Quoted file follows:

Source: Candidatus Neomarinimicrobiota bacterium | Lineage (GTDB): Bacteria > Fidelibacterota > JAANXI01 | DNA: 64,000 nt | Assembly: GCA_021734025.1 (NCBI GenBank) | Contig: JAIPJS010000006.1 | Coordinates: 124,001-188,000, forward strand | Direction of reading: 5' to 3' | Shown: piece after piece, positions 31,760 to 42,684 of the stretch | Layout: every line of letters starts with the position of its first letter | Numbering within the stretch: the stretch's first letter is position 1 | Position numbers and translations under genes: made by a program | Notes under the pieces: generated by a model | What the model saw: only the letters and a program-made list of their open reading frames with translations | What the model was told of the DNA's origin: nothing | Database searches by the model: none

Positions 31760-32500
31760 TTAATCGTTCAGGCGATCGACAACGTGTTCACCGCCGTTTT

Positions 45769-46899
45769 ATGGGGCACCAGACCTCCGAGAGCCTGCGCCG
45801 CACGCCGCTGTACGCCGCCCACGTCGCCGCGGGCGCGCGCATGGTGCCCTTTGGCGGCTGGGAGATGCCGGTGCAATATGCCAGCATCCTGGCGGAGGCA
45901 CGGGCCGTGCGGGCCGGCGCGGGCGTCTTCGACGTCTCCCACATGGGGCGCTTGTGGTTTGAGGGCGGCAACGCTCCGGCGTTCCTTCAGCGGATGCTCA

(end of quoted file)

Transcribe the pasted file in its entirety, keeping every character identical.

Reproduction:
Source: Candidatus Neomarinimicrobiota bacterium | Lineage (GTDB): Bacteria > Fidelibacterota > JAANXI01 | DNA: 64,000 nt | Assembly: GCA_021734025.1 (NCBI GenBank) | Contig: JAIPJS010000006.1 | Coordinates: 124,001-188,000, forward strand | Direction of reading: 5' to 3' | Shown: piece after piece, positions 31,760 to 42,684 of the stretch | Layout: every line of letters starts with the position of its first letter | Numbering within the stretch: the stretch's first letter is position 1 | Position numbers and translations under genes: made by a program | Notes under the pieces: generated by a model | What the model saw: only the letters and a program-made list of their open reading frames with translations | What the model was told of the DNA's origin: nothing | Database searches by the model: none

Positions 31760-32500
31760 TTAATCGTTCAGGCGATCGACAACGTGTTCACCGCCGTTTT

Positions 45769-46899
45769 ATGGGGCACCAGACCTCCGAGAGCCTGCGCCG
45801 CACGCCGCTGTACGCCGCCCACGTCGCCGCGGGCGCGCGCATGGTGCCCTTTGGCGGCTGGGAGATGCCGGTGCAATATGCCAGCATCCTGGCGGAGGCA
45901 CGGGCCGTGCGGGCCGGCGCGGGCGTCTTCGACGTCTCCCACATGGGGCGCTTGTGGTTTGAGGGCGGCAACGCTCCGGCGTTCCTTCAGCGGATGCTCA